Officers from Merseyside Police’s Project Medusa team have deployed to Devon and Cornwall to target county lines drugs supply and related offences in and around the city.
More than 100 officers and staff have supported the two-day operation (27-28 September) including Intelligence teams, Proactive Disruption, Police Dogs and Drones, Local Policing and Specialist Roads Policing Officers.
Teams from Devon & Cornwall and Merseyside were deployed on foot across the city, in unmarked traffic cars and specialist vehicles.
Across the operation, the forces arrested 50 people and seized:
- Drugs including heroin, cannabis, cocaine and suspected LSD
- Weapons including knives, a crossbow and gas-powered air weapons
- More than £30k in cash
- Seized multiple cars, vans and motorbikes.
Inspector Darren Wallace from Merseyside Police said: “Officers from Project Medusa – Merseyside’s initiative to tackle county lines drug dealing and child criminal exploitation, continue to work alongside colleagues from Devon and Cornwall to close county lines and safeguard vulnerable individuals from the grip of toxic gangs.
“This is Merseyside’s fourth deployment to the area to target county lines drug dealing and shows our ongoing commitment to work across borders to relentlessly pursue those involved in the supply of drugs and exploitation.”
“The results from this joint operation showcase the success of working together with other forces to take suspected county lines offenders off our streets.
“Our work to catch these criminals and bring them to justice continues on a daily basis and I would ask anyone who has information about this kind of activity to come forward so action can be taken.”
Devon & Cornwall Police Detective Inspector Kev Morley said: “We have achieved some significant disruptions through our proactive work over the last couple of days which has included removing drugs and weapons from the streets of our city.
“The teams have stopped and seized vehicles which are believed to be linked to drug supply and arrested people for a range of offences including driving under the influence of drugs, possession with intent to supply and possession of offensive weapons.
“This work is ongoing all the time but during these periods of intensification, we can really target the criminal behaviour and disrupt the activity.”
DI Morley added: “Working in collaboration with Merseyside Police and their specialist County Lines teams making such a difference to what we can achieve during these operations, and we will continue these deployments with them across the force in the future to make Plymouth a hostile environment if you intend to supply drugs.”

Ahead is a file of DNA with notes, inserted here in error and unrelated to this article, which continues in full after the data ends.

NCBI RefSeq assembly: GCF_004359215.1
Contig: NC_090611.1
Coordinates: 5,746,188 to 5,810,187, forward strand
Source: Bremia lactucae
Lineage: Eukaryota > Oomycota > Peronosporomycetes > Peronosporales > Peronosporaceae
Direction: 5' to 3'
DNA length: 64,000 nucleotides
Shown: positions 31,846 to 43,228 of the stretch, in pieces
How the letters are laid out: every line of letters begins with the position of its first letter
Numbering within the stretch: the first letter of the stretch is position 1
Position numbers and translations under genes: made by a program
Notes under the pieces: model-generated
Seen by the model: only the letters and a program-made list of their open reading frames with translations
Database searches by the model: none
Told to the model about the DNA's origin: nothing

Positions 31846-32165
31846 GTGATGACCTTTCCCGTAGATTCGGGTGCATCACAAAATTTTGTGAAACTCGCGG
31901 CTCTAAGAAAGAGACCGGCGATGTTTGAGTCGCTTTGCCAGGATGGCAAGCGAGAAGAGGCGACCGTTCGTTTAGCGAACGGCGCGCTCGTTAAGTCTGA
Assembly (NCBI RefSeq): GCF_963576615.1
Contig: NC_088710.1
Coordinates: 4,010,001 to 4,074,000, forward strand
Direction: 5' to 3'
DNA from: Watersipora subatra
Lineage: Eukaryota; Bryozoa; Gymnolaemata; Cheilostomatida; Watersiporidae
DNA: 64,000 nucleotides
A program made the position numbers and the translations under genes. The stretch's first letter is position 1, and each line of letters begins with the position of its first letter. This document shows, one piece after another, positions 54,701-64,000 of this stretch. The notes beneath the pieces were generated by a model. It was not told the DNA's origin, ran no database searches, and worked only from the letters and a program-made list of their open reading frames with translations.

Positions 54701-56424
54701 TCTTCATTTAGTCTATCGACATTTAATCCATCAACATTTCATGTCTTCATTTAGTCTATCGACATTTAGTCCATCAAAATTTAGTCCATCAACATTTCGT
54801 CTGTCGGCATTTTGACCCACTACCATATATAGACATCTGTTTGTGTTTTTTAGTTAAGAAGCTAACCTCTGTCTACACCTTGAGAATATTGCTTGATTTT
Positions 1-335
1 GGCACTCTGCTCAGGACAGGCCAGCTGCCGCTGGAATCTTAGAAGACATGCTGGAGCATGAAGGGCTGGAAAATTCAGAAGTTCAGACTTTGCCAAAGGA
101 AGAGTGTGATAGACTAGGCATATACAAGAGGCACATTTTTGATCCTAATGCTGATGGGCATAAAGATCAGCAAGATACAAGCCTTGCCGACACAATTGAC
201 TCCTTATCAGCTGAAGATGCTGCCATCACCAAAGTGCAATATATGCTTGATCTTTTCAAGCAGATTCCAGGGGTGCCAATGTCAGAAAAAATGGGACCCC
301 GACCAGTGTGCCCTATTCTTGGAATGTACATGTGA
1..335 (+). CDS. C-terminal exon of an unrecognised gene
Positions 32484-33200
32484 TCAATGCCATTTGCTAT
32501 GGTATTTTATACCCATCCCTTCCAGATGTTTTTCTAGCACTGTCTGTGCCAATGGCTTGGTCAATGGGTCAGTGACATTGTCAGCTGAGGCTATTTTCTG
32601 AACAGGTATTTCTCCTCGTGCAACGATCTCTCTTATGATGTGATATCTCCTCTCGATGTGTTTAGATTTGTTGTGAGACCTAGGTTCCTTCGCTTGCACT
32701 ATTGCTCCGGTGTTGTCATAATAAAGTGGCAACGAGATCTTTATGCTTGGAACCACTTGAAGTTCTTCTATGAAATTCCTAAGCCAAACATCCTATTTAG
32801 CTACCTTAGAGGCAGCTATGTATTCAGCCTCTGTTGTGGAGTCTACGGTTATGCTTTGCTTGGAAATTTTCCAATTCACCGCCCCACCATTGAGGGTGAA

Head of Proactive Investigation, Detective Superintendent Jon Bancroft said: “Drugs suppliers deliberately target and exploit some of the most vulnerable people in Devon and Cornwall. We have zero tolerance for this and any illegal behaviours associated with these types of crimes.
“Information directly passed to us by you or anonymously through CrimeStoppers is a critical part of ensuring we protect these vulnerable people as Devon and Cornwall is no place for drugs supply and the misery on which it survives. That is a key role for Policing to proactively attack those lines of supply and we will continue to utilise your information as well as that we gather from officers and partner agencies to support to support the victims.
“The information reported to us helps to build the picture of some of the hidden harms within our area and I urge and encourage anyone who sees or has information about illegal activity in their community, to please report it to us.”
Since 2019, Project Medusa officers have closed 1,101 county lines; arrested 2,421 people for various offences including drug supply, firearms offences and money laundering; and identified 1,256 vulnerable adults and children who have been referred to safeguarding services.
If you have concerns about drug dealing in your area you can contact Crimestoppers anonymously on 0800 555 111, call Merseyside Police on 101 or DM @MerpolCC. Always contact 999 if a crime is in progress.